Loyal supporters are valuable assets for every nonprofit organization.
Unfortunately, there is an alarming lack of understanding about the definition of “loyal supporter.” Before we address that issue, however, let’s look briefly at why loyal donors are so important.
Because it’s more cost-efficient to retain donors than acquire new ones, loyal donors allow charity fundraising programs to operate more efficiently. The lifetime value of such donors is greater. More money, more cost-effectively raised means more funds for mission fulfillment.
Interestingly, loyal donors also exhibit greater engagement tendencies as researchers Adrian Sargeant, PhD and Elaine Jay, PhD observed in their book Building Donor Loyalty:
Donors who remain loyal are also much more likely to engage with the organization in other ways. Long-term donors are significantly more likely than single-gift donors to offer additional gifts in response to emergency appeals, to volunteer, to upgrade their gift levels, to lobby for the organization, to actively seek out other donors on the organization’s behalf, to buy from a gift catalogue, and to promote the organization to friends and acquaintances.”
Sargeant and Jay even quantify the value of this additional activity. In their experience, they have seen that such activities can increase donor lifetime value by 150 to 200 percent.
Increasingly, charities are coming to appreciate the benefits of having loyal donors. For example, progressively more development professionals understand that loyal supporters make the best planned giving prospects.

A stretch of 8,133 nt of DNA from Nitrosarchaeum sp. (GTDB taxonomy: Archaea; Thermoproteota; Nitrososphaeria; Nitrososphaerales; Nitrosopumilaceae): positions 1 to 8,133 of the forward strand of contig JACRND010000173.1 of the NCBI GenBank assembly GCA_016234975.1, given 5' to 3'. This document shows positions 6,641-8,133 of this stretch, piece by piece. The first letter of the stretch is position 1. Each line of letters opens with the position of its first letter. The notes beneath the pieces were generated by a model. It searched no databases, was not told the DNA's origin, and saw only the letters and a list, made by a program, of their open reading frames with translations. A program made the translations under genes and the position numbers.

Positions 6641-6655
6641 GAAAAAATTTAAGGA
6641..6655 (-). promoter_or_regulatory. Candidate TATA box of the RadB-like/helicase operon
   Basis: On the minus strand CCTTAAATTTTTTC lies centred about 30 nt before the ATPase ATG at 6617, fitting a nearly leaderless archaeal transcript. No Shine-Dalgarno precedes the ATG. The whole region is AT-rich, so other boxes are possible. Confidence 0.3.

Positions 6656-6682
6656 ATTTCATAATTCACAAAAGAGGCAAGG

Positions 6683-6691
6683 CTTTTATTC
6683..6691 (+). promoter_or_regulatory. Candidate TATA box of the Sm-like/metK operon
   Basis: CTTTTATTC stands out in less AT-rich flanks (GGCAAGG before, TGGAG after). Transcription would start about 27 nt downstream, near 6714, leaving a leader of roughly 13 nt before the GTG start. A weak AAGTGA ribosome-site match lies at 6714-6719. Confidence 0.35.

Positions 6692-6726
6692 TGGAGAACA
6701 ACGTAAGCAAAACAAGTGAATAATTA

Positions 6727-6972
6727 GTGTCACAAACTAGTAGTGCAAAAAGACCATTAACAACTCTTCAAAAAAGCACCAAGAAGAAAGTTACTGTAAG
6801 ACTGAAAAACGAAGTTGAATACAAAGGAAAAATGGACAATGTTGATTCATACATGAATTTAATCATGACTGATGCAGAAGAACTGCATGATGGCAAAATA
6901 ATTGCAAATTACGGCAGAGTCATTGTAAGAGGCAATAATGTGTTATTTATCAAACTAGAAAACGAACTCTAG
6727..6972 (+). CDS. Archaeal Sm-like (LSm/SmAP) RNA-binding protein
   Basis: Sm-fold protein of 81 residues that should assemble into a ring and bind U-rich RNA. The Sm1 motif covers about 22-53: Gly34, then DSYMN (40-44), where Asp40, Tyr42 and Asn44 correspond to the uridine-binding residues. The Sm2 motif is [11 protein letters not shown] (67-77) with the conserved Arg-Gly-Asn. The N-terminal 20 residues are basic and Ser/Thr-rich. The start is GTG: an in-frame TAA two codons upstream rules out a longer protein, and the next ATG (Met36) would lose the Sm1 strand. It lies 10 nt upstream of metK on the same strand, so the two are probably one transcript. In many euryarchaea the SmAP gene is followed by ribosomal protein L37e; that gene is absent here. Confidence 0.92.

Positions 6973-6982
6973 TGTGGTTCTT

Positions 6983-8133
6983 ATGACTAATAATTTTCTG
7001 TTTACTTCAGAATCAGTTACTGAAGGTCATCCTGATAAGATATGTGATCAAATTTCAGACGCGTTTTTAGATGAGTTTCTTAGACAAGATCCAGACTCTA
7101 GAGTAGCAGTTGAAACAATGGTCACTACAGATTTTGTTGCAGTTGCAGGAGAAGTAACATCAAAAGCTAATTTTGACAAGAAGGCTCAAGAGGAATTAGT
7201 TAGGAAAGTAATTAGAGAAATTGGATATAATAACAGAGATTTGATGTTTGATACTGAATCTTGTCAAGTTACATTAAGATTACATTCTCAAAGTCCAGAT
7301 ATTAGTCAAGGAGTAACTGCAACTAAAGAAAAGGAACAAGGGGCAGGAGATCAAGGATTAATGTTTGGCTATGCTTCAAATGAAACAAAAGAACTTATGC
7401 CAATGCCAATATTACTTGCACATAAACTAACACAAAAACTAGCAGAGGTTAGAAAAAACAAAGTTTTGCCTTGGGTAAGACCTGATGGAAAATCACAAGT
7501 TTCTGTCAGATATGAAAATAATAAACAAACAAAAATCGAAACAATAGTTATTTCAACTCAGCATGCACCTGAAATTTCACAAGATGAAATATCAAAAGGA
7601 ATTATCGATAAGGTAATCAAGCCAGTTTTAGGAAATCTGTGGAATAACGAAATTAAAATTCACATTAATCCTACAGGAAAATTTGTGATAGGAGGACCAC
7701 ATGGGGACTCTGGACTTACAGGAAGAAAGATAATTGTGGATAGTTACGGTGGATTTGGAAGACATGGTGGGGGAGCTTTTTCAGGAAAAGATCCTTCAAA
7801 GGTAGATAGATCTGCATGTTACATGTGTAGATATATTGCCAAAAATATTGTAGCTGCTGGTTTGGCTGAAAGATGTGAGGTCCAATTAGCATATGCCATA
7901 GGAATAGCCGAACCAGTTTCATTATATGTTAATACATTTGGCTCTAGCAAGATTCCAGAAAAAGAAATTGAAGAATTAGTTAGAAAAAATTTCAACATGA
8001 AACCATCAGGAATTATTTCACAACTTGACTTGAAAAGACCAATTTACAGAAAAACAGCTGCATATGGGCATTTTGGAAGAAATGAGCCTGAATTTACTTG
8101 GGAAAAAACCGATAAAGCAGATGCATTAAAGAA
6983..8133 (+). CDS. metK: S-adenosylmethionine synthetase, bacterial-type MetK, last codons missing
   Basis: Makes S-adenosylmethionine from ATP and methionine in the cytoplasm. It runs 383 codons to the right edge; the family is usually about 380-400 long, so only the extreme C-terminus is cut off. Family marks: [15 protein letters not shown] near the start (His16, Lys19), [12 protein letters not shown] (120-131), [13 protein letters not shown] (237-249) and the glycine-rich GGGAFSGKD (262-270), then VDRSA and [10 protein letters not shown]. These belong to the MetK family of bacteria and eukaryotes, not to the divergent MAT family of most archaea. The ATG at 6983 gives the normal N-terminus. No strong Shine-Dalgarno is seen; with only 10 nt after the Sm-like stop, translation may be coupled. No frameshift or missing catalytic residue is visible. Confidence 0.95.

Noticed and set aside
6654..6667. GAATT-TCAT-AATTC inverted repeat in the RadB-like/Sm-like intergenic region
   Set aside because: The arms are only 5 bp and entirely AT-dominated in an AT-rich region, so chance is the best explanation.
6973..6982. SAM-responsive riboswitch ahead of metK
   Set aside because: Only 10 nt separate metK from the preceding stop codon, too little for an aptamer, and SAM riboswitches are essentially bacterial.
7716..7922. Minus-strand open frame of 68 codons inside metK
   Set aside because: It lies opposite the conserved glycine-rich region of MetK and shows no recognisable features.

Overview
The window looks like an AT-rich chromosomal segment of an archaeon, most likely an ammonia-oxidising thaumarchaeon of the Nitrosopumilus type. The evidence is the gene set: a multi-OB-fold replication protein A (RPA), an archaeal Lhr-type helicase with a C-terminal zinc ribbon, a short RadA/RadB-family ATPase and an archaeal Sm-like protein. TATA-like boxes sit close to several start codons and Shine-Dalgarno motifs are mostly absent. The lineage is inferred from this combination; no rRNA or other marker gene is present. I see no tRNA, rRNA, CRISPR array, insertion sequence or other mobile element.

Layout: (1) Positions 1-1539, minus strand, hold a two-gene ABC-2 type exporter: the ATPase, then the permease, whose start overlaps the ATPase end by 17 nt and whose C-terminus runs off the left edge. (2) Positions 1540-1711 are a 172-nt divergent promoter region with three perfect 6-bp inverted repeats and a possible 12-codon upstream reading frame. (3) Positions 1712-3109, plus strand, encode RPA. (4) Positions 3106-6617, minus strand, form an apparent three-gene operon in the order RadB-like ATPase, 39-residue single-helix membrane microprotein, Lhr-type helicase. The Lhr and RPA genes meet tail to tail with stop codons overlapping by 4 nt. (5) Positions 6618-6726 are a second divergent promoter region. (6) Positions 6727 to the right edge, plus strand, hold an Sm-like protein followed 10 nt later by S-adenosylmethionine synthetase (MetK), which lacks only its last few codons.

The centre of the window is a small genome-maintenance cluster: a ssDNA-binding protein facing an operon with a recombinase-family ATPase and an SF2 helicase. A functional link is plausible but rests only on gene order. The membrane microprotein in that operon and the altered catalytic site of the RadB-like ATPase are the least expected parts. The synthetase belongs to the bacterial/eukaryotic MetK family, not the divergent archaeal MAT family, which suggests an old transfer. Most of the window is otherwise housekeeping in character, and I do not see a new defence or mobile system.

This raises the question: Who is a “loyal supporter?”
In the context of planned gift marketing, one development professional recently defined loyalty as a combination of giving frequency, giving recency, and cumulative giving amount. I agree, but only to a point.
First, as Sargeant and Jay describe in their book, loyalty can be either passive or active. Passively loyal donors might give because their friends give, because they want to do something while they continue to search for the charity that is just right, or even because of inertia. By contrast, actively loyal donors care passionately about the organization and its mission. They identify with the values of the organization and regard donations to it as an essential, rather than discretionary, part of their personal budgets.
When it comes to fundraising, actively loyal donors are the only truly loyal donors. In other words, not all regular donors rise to the level of being loyal supporters.
Second, people can be loyal supporters without being donors. They even can be so intensely loyal that they make a generous legacy commitment.